Some supplies from Central Africa have been designated as ‘conflict minerals’ which preclude their use by consumers in the US and European Union under legislation aimed at curbing sales used to finance armed conflict.
Avalon’s East Kemptville Tin-Indium Project is 45 km northeast of the deep-water port of Yarmouth and 270 km west of the provincial capital, Halifax. Indium is used in touch screens, thin film solar panels, electroluminescent displays, LEDs, superconductors, and in nuclear power.
The property is near the former East Kemptville mine, which produced tin from 1985 to 1992, when it closed because of low international tin prices. “Significant resources were left unmined, ” said Mr Bubar. Tin is internationally priced in US dollars, so at current exchange rates future Avalon production costed in Canadian dollars would enjoy a healthy margin.
A report on company prospects by equity researchers at RB Milestone Group said: “Few investors realise that tin is no longer just about tin cans and bronze, but is now a critical metal in consumer electronics due to its use in solders as an alternative to lead, which has been legislated out of use due to its toxicity.” Tin is used in lead-free solders for electronic circuit boards – this application is thought to account for just over 50% of global demand.
In the light of expected supply shortages, the World Bank forecasts the tin price will rise from $22, 500 per tonne in 2015, to $25, 000 in 2025.
At present there is not a single tin producer in North America.
Mr Bubar says that his company is scheduled to complete a preliminary economic analysis in early 2016 which will allow for 2015 drilling data to be compiled and integrated into an updated resource estimate.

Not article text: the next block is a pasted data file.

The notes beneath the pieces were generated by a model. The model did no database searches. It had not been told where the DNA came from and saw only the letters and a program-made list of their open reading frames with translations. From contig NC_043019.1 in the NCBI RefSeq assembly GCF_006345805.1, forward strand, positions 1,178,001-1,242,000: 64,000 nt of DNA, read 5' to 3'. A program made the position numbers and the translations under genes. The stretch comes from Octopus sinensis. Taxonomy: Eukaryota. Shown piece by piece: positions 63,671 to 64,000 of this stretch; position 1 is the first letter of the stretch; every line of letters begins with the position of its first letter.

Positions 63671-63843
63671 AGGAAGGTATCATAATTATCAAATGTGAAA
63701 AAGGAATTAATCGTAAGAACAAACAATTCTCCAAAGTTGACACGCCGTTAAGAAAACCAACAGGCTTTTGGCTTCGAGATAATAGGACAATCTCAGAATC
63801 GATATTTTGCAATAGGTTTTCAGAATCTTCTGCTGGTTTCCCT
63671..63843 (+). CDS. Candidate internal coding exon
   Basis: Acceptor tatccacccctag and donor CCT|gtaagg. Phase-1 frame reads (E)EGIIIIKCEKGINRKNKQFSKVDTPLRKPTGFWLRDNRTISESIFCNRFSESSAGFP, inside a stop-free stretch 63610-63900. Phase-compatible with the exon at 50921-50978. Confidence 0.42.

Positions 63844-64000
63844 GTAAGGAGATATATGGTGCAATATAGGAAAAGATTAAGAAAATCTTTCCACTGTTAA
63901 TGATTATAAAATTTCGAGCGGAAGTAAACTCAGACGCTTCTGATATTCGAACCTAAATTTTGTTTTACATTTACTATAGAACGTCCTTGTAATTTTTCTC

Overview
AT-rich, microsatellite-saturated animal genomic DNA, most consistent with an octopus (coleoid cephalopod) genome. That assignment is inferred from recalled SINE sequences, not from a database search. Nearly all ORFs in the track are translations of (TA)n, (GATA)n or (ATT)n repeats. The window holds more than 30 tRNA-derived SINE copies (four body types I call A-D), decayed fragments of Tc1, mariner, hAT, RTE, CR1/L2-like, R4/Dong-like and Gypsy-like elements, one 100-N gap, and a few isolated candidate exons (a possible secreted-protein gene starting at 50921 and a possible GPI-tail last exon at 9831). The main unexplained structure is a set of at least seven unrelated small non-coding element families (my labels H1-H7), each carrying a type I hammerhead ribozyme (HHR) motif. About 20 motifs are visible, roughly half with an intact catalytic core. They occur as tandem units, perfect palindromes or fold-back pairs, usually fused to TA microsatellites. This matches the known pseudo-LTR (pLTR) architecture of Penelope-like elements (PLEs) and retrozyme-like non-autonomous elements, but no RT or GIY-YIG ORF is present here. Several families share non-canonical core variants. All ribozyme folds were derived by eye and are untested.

One possibility being considered by a technical team at the company is to initiate production in a relatively small way, milling 1, 200 tonnes per day from the low-grade ore stockpiles on the site, ahead of potentially restarting mining operations on a larger scale. A small initial capital investment in a mill and gravity circuit to produce tin concentrate would be enough to produce cash flow. That could happen in 2017 or 2018.
The longer-term scenario – which would need an ambitious $200m to $300m capital spend – is for a conventional open-pit operation of 10, 000 tonnes per day, a similar level to the original mine.
Avalon set December 7 2015 to file notification with the US Securities and Exchange Commission to withdraw its New York Stock Exchange listing, which would be effective 10 days later.
It said that its voluntary move was the result of its recent low share price being deemed not to be in compliance with the listing standards of the exchange.
Avalon’s common shares will continue to be listed on the Toronto Stock Exchange, and it has applied to have its common shares qualified to trade in the US on the OTCQX® Best Market.
Institutional shareholders have in total a stake of 20% in Avalon.
Avalon is one of the few junior companies to publish a sustainability report and has just released its 2015 edition. The company says it considers social responsibility and environmental stewardship to be corporate cornerstones.